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Difference Between Current and Voltage - What is Voltage, What is Current

The following data explains the important aspects connected with the electrical parameters like voltage and current, the content also explains in simple words how to differentiate the two parameters.

What is Current – It is the number of electrons flowing at any instant through a conductor or across the positive and the negative of a conductor

What is voltage – It is the pressure/speed/force at which the electrons are flowing through a conductor across the positive and the negatives poles of a conductor.

Relation between Voltage and Current – Current may be compared to mass of a body and voltage with the speed at which the body is able to move. Naturally the mass becomes effective only when it moves.

Now suppose the body rams with an object, the extent of damage will depend on the speed of the body.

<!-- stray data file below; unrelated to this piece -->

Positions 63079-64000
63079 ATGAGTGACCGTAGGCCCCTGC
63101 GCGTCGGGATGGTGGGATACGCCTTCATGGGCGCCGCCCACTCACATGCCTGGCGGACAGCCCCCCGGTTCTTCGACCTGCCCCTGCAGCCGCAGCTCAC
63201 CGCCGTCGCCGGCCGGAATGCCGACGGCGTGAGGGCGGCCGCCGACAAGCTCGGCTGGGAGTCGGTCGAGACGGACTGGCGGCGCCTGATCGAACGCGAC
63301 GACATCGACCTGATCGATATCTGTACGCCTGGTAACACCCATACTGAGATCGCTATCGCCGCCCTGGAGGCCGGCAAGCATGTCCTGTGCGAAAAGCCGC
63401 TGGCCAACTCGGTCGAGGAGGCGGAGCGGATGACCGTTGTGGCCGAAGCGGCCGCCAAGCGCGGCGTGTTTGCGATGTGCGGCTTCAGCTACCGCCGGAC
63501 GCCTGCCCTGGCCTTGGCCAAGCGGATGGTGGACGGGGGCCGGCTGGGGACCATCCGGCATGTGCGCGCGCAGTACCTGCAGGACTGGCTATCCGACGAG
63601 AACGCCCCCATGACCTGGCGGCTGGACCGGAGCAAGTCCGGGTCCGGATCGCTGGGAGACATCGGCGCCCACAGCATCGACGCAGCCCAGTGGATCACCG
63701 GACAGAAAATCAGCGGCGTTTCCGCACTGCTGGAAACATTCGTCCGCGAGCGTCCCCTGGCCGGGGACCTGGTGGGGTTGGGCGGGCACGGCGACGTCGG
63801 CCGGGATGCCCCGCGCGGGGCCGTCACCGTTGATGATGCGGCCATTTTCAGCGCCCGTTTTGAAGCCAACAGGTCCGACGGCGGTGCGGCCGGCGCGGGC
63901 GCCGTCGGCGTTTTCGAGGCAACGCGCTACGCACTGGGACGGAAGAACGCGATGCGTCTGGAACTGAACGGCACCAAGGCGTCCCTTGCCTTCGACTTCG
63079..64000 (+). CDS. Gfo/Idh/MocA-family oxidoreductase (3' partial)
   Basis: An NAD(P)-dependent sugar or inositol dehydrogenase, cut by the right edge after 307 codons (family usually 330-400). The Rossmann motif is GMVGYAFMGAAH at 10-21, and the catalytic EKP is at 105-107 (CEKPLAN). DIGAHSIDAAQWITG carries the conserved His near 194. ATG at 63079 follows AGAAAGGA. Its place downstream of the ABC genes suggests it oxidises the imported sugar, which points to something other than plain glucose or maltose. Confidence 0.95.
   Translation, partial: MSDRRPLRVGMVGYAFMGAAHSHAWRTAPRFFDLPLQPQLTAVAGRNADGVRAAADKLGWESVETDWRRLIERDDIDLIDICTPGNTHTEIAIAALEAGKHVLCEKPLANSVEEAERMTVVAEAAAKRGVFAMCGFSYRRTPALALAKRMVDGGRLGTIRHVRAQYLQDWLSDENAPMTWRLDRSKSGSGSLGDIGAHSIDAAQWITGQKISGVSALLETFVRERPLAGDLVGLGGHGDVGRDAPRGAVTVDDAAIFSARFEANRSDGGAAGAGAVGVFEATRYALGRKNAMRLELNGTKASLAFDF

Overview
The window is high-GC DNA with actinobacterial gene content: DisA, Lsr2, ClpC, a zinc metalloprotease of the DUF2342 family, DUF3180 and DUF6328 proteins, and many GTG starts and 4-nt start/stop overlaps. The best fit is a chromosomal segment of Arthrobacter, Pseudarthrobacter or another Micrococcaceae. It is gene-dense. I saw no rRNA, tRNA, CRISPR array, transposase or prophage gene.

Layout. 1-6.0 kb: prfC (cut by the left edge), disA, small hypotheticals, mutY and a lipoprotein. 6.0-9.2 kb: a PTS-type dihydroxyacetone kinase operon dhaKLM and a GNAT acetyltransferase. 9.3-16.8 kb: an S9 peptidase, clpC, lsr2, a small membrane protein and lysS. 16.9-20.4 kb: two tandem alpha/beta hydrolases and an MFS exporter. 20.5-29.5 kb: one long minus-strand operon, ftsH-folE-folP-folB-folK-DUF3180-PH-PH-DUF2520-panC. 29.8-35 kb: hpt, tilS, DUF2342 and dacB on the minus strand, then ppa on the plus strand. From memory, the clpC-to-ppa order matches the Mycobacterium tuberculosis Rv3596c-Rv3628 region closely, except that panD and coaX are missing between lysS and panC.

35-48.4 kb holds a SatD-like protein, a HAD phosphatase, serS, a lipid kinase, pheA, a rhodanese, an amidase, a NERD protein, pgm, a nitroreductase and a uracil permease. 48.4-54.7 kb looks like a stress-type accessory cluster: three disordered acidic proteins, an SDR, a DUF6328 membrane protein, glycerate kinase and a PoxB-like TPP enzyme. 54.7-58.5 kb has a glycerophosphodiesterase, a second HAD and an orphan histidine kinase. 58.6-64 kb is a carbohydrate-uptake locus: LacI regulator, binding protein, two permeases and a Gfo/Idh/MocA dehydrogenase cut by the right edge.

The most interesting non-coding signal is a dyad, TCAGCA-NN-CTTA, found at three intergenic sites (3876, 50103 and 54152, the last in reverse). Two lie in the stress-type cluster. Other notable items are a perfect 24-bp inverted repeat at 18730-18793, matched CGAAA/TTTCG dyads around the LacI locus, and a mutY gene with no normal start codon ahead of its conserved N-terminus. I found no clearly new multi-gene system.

Similarly current itself cannot affect a circuit but will depend on how much voltage is accompanied with it. 

That’s why the voltage spec of a particular electronic component becomes more critical than its current rating.

For example, an LED specified for operating at 3 volts can be operated safely irrespective of the current input as long as the voltage remains within the specified range, however if the voltage crosses the specified limit, the current becomes critical and instantly damages the part if not restricted using a resistor.

Another relation between voltage and current may be understood by analyzing the following example theory:

Suppose, a plastic ball is thrown toward you at some speed, you could easily stop it with your hands, forcing its speed to nullify. However if an iron ball would be thrown at you at the same speed, you wouldn’t dare to stop it rather if you tried, you would be smashed or thrown away aside.

In the above example we can relate the mass (plastic or iron) with current and the speed with voltage, meaning if current is very low the voltage will drop when brought across a  load which is not as per the specs or wrongly connected or if a short circuit is made.

 Conversely, in the above case if the current is huge, the voltage wouldn’t drop, rather would burn down the connected load or cause a fire if the output is short circuited.

Considering another example, current may be compared to a bullet and voltage to a gun.

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